5 June 2012

In Bloom

Here in Halifax we seem to have entered the rainy season, also known as summer.  Coincidentally, most of the rain days seem to happen on my days off work.  No surprise there!  It would be easy enough to sit and moan about sloshing around in wet shoes, wrangling frizzy hair and a restlessness to get out into the garden. Instead, I used the opportunity last week to dive into a project that would bring a little gardeny goodness inside. 

I found this amazing tutorial on how to make crepe paper rosettes on The Idea Room.  I used the tutorial and made a pair of rosette topiaries.  Here is my version - step by step.

First, I built the topiary structure.  I used 24" styrofoam balls, cuttings of birch saplings from my yard, styrofoam block and metal flower tins.

Next, I started crafting the crepe paper rosettes using the tutorial I posted above. My first attempts were horrendous!  I actually clicked into the additional video clip and it made things much easier to follow.  As you get used to twisting and wrapping it becomes easy and you will get much quicker at it.  Relax, the roses look prettier the less uptight you become about them.

Once I had finished my first roll of crepe paper, I started hot gluing the roses onto the styrofoam ball to get a sense of how many I would need to craft.  The answer... a lot!  I used a full six rolls of crepe paper and should have used a seventh.
Here, the result is just a funny topiary toupee.

And so, keep on wrapping.  I have to say, I love the rosettes all just sitting together in a single layer in a shallow tray.  I was resting mine in a shallow black enamelled tray and the pink just popped against it.  I think I will make an arrangement in the tray sometime.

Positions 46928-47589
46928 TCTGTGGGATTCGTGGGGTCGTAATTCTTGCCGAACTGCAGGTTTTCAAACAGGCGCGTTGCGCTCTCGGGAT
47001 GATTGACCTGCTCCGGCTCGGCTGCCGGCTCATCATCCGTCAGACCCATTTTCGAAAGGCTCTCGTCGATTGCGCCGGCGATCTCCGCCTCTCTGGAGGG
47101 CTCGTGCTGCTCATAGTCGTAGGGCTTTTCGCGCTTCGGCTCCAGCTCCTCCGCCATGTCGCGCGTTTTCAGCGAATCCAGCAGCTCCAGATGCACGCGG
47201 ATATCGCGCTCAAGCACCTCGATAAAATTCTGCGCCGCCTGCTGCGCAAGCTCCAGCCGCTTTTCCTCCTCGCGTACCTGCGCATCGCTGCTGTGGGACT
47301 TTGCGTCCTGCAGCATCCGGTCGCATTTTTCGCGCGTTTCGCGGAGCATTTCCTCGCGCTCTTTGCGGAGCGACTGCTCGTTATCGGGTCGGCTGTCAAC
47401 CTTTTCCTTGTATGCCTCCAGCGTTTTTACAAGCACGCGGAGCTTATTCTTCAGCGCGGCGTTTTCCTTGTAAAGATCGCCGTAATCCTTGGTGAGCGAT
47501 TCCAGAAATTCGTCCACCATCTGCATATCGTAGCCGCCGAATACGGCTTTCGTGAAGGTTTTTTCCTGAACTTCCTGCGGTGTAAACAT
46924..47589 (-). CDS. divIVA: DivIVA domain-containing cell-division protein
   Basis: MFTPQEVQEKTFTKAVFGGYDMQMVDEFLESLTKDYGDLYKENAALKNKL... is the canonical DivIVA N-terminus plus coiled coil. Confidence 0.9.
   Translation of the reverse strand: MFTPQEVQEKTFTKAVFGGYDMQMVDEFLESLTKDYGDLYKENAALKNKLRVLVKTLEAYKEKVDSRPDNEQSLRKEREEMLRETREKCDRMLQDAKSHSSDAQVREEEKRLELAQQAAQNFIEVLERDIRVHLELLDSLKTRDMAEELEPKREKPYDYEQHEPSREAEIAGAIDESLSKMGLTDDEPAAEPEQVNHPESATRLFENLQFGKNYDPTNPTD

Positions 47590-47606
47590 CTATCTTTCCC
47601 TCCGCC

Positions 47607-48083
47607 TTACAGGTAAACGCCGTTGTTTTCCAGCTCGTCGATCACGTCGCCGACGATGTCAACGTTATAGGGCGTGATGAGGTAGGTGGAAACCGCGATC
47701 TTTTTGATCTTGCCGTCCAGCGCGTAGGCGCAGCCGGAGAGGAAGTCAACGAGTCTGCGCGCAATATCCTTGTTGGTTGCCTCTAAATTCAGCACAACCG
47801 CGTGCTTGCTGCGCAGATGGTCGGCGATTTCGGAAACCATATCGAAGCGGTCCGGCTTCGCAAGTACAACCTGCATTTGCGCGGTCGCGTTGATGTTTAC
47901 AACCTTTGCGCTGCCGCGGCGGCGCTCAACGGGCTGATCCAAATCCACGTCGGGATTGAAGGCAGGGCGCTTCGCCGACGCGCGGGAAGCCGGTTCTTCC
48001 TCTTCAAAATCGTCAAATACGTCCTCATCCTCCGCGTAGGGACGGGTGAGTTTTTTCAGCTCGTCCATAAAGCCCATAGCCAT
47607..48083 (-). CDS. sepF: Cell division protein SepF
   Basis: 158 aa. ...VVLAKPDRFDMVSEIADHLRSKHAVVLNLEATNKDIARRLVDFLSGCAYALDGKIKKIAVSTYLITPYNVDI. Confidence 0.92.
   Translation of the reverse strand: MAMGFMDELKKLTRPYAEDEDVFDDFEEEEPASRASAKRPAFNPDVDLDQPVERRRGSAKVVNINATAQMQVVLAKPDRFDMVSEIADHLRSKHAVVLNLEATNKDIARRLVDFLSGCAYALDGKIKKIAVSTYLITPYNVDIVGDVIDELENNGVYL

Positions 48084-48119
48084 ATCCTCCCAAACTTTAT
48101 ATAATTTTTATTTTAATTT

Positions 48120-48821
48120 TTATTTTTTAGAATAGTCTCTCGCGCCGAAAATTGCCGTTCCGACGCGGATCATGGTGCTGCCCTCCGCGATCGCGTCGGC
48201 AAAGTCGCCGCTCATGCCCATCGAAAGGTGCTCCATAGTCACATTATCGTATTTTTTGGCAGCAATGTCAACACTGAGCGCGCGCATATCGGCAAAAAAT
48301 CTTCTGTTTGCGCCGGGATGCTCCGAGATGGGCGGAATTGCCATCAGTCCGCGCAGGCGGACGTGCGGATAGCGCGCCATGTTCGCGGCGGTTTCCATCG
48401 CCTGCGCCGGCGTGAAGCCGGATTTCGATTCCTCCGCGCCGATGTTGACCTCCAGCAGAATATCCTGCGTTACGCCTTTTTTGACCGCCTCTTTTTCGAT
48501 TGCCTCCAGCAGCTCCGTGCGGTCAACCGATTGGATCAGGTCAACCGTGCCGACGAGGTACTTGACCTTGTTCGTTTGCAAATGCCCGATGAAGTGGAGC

Here is the topiary completed.  The rosettes really fill the ball out and it looks all lovely and puffy and pretty.  I did go and steal some moss off the base of a tree to wrap around the bottom, but apparently forgot to take a photo of it in its completed stage.  I had also planned to tie a ribbon around either the stem or the metal base, but didn't.  I think if I repeat this craft for Christmas I will do so to make it even more festive.

Here is one final closeup of the topiary ball covered in rosettes.  In the end I decided that I preferred the roses more loosely wrapped. They created a fuller, vintage English rose look.

Sadly, I am not keeping these topiaries at home for my own enjoyment.  These went back to work with me where they were used as a table decoration for a Diamond Jubilee party.

 And, while it is raining again this week, I will say that rainy days do have some merit.  How gorgeous does my bleeding heart look covered in raindrops?

PS... these topiaries would be fantastic decoration for a wedding, shower, or any party.  If you are in the Halifax area and might be interested in ordering some, drop me a note.  :)